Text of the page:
Lighting up the Seaport with love and hope

BY Ellen Keohane

Lee Leshen said he remembers seeing his mother Joanne dancing as his band, the Hotcakes, played at Arlene’s Grocery in the Lower East Side last summer.

“We thought everything was fine,” Leshen said. He said his mom told him not to kiss her because she had a cold. A few days later, when he talked to her on the phone, Leshen noticed she had difficulty breathing.

A day later, she entered the hospital. At first, they thought she had pneumonia, Leshen said. “We got another call and the doctor said, ‘It’s not pneumonia. The fluid in her lungs is leukemic fluid,’” he said. Diagnosed with acute myeloid leukemia on June 17, 2009, his mother died nine days later at the age of 61, he said.

In memory of his mother, Leshen along with family and friends will participate in the Manhattan Light the Night Walk for the second year in a row on October 14, a fundraising event for the Leukemia and Lymphoma Society. The walk route will span from Fulton Street to the midpoint of the Brooklyn Bridge and back. It will end at City Hall Park.

“It was so quick that my brother and I were in such shock,” said Leshen, a 32-year-old West Village resident who works in brand partnership marketing, of his mother’s passing. After her death, Leshen said he discovered the Leukemia and Lymphoma Society.

“It really helped with the grieving process,” he said of meeting people who had similar experiences. “These people knew the vocabulary. They knew the language. It was very comforting. It was very cathartic.”

“From the perspective of the Leukemia and Lymphoma Society, the need is critical and the importance of this walk is extremely critical. Someone is diagnosed with a blood cancer every four minutes and every ten minutes, somebody loses their life,” said Michele Przypyszny, executive director of New York City chapter of the Leukemia and Lymphoma Society. “Leukemia alone causes more deaths than any other cancer among children and young adults under the age of 20.”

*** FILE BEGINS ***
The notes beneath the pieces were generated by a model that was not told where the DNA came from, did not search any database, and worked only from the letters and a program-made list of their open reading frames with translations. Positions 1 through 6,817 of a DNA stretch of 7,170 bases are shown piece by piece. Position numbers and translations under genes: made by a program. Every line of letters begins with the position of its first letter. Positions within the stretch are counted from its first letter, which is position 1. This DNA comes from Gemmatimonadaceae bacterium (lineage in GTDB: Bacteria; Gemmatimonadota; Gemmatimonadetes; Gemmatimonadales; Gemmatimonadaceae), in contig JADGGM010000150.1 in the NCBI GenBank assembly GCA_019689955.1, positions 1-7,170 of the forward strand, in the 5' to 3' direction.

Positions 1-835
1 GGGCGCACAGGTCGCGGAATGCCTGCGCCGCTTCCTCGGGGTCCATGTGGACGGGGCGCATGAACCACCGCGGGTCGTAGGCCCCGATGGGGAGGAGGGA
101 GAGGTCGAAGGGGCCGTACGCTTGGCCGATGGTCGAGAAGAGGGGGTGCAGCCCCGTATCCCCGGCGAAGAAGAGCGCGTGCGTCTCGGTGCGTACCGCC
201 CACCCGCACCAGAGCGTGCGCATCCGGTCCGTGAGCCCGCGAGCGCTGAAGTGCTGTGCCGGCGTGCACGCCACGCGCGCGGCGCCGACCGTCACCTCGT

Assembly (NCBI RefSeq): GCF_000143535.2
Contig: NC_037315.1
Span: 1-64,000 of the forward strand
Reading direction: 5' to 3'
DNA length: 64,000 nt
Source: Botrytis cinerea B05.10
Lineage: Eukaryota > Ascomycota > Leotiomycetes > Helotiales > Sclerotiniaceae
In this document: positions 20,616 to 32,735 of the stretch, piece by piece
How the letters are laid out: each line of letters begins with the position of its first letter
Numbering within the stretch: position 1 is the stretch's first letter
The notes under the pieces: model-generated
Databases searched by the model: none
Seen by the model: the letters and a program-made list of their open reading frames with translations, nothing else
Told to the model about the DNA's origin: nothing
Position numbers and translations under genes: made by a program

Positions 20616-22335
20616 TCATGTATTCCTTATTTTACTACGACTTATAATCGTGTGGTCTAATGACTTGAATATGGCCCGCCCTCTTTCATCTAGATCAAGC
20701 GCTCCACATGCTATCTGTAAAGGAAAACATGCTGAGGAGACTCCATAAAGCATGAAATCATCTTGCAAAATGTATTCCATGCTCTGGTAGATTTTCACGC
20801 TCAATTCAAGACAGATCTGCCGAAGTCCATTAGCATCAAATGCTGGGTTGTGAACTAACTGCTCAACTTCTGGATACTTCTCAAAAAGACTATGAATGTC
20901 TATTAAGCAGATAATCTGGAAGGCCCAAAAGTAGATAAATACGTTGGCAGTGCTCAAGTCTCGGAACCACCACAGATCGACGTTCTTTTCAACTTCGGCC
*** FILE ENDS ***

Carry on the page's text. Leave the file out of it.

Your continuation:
“This will be the 11th year that the walk takes place at the Seaport,” Przypyszny said. The walk is called “Light the Night” because participants carry illuminated red, white and gold balloons, she explained. The red balloons are for caregivers and friends of those living with the blood cancer, the white balloons are for those surviving or currently in treatment and the gold ones are in memoriam for those who lost their lives to a blood cancer, she said.

In 2009, 6,400 people participated in the Manhattan walk, according to Przypyszny. This year, she expects 7,500.

“The more money raised, the more money can go into finding a cure for blood cancers,” Przypyszny said. “Locally, the money goes to support education programs and support groups as well as patient aid to ease the financial burden of cancer treatment.”

There is no registration fee, although there is a $100 fundraising minimum, except for patients and survivors. Light the Night Walks take place in communities across the U.S. and Canada from September to November.

With the help of friends and family, including his brother, Craig, Leshen raised more than $6,000 last year for the society.

“Her friends came out in droves. Everyone was donating,” he said.

This year, Leshen is on the executive leadership committee of the New York City chapter of Light the Night and his goal is significantly larger. So far, he has raised more than $13,000, which includes a $7,500 corporate donation from the Mannix family supermarkets, he said.

“I think of her every second of every day. We can do something that’s tied to her and helping fight and eventually cure this disease is something pretty special,” Leshen said.

Leshen said he knows if his mother found herself in his position, she would do the same. “She was just one of those people who would just give and give and give. Do you know the Shel Silverstein book, The Giving Tree? That was my Mom.”

For more info visit www.lightthenight.org/nyc.